Interview with Will Parry, Part II
Reprinted from Real Change
Editor’s Note: In 2010 our friend, comrade, and former Retriee Advocate Editor Will Parry (1920-2013) gave a 90th birthday interview to Real Change reporter Cydney Gillis. In Part I, in last month’s issue, Will talked about the life experiences that made him a Communist. This month, he talks about more current issues, the Great Recession and how people are fighting back. More of the interview will appear in following issues of the Retiree Advocate.
How would you say people are reacting to today’s Great Recession compared to those days?
My sense is it’s a gathering storm. It’s very early, and similar organizing has to take place, but people are not going to sit around and starve or get kicked out of homes by the millions. They’re just not going to do it …
What signals that gathering storm?
The formation of very broad coalitions is a good sign. The coalition in this state that advocated for health-care reform had 60 or more organizations that affiliated. They spoke with real power and the same kind of thing was going on in most places in the country and the collective impact was enough to get that bill through. Flawed as it is, it’s historic. And we’ll improve it in the years ahead—I’m sure. We’ve got to … In some ways, that’s what we’re trying to do with the [Puget Sound Advocates for Retirement Action]: organize people to defend themselves. In our case, one of our core priorities is to defend Social Security, which is again under very grave attack and in danger of being privatized.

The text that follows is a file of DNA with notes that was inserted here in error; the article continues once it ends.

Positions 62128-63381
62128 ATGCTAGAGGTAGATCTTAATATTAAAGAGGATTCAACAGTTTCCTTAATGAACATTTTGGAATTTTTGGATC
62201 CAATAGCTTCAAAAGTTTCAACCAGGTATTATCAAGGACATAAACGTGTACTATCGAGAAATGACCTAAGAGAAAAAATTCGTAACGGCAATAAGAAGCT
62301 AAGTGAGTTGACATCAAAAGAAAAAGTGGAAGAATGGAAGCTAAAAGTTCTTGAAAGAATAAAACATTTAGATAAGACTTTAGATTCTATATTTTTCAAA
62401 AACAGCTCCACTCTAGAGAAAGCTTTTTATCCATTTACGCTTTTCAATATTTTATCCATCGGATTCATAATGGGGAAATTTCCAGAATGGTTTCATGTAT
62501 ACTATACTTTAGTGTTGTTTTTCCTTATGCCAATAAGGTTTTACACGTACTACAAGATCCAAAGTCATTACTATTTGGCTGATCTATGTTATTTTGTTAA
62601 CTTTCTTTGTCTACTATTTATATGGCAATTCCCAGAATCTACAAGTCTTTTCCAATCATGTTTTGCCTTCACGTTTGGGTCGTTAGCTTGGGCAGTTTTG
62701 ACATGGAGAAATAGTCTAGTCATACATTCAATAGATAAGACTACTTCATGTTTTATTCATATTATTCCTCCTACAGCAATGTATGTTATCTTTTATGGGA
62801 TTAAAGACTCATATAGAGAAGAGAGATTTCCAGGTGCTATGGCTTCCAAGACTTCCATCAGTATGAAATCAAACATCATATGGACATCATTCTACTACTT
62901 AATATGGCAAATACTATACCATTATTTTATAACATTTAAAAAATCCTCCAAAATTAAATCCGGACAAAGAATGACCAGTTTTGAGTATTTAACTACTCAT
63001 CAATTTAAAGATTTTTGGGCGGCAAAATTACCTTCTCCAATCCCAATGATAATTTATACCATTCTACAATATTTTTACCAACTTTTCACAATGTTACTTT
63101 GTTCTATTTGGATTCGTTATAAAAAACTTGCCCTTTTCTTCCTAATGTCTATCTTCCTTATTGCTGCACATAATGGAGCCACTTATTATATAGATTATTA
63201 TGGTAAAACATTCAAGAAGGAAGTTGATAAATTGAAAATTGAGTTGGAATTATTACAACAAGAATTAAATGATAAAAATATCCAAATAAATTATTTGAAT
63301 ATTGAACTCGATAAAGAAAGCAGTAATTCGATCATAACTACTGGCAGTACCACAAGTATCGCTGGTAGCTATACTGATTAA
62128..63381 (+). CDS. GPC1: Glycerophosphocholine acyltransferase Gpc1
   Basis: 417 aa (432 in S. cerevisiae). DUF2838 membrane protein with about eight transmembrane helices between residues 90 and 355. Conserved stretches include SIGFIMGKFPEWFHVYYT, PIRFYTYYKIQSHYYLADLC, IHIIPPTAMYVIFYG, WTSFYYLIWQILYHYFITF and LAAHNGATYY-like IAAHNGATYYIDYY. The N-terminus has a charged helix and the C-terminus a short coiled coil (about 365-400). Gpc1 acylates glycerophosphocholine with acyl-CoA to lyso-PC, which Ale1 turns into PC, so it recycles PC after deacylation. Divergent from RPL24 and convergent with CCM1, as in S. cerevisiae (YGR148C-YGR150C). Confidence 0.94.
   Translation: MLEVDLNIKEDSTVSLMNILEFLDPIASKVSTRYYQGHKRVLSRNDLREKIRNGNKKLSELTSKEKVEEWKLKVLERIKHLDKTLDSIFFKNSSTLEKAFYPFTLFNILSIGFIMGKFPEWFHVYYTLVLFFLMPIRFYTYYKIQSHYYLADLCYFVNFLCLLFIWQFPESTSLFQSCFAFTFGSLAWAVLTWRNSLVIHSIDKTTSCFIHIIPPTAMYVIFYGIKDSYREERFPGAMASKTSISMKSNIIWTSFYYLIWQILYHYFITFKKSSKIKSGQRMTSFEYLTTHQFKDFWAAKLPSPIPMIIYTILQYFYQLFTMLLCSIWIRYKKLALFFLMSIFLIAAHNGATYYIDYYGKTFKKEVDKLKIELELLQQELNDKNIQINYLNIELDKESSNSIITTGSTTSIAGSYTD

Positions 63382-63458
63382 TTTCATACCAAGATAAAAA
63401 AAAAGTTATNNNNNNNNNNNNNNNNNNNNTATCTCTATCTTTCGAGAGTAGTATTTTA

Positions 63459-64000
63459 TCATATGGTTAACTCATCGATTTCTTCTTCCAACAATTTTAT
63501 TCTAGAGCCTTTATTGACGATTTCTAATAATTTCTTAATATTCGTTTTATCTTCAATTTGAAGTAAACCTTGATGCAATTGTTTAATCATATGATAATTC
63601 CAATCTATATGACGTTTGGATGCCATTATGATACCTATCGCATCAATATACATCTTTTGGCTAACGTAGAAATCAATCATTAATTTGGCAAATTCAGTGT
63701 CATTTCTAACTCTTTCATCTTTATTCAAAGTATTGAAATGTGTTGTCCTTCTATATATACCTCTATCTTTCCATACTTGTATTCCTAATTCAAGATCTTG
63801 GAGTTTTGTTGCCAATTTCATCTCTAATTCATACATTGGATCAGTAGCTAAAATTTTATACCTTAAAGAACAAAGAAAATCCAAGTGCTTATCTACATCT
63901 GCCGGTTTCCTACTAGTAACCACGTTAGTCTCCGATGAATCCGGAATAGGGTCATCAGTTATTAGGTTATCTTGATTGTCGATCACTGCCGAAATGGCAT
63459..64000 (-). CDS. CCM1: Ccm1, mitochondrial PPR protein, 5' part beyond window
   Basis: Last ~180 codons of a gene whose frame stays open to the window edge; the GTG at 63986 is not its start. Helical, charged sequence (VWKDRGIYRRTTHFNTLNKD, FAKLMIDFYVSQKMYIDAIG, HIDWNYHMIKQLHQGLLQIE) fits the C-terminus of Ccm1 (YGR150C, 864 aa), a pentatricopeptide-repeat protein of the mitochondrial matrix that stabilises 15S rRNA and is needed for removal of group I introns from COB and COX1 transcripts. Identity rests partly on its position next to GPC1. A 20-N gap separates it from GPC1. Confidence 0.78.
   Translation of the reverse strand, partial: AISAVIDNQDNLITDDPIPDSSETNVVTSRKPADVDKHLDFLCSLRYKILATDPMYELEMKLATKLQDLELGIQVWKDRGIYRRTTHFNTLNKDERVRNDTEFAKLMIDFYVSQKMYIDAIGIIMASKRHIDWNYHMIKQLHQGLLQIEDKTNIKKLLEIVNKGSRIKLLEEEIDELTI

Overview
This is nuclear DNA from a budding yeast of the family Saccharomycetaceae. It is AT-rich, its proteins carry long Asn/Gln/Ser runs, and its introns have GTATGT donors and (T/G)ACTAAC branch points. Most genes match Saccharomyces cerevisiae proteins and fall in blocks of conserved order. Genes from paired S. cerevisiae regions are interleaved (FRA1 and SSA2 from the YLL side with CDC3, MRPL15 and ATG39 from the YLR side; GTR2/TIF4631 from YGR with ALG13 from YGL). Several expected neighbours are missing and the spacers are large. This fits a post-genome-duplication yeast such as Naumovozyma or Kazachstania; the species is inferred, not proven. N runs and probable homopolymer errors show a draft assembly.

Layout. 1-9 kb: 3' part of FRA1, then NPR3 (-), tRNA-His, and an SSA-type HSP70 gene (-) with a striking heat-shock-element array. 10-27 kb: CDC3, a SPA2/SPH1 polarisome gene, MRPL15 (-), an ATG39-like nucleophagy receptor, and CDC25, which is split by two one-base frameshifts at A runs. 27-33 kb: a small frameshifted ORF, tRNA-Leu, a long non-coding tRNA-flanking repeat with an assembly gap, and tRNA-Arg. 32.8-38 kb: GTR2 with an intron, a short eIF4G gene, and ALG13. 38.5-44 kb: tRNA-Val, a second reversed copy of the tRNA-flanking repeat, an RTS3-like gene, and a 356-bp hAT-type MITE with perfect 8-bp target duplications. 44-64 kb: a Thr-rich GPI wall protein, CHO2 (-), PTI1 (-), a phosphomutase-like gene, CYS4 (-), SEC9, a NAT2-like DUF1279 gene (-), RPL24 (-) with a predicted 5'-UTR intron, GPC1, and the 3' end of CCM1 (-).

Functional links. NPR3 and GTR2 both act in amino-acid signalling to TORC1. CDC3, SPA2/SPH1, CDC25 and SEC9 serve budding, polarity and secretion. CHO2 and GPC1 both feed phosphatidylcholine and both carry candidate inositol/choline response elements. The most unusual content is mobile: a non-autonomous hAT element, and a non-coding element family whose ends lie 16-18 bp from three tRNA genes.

The Obama Administration has set up a commission on deficit reduction and directed it to come with up recommendations to cut the deficit, but the majority of the people appointed to the commission see this as opportunity to eviscerate Social Security. There’s $2.4 trillion in the [Social Security] reserves and Wall Street wants to get its hand on the money. It’s there because workers have paid into the trust fund all these years and it’s there for present and future retirees and Wall Street doesn’t like that. So there’s a real danger they’ll come up with a recommendation to extend the retirement age, to transform the formula which determines benefits so that there are lower benefits—all kinds of things to water down Social Security. They’re after Medicare and Medicaid, too.
(Following Will’s lead we have been succesfull in stopping cuts to these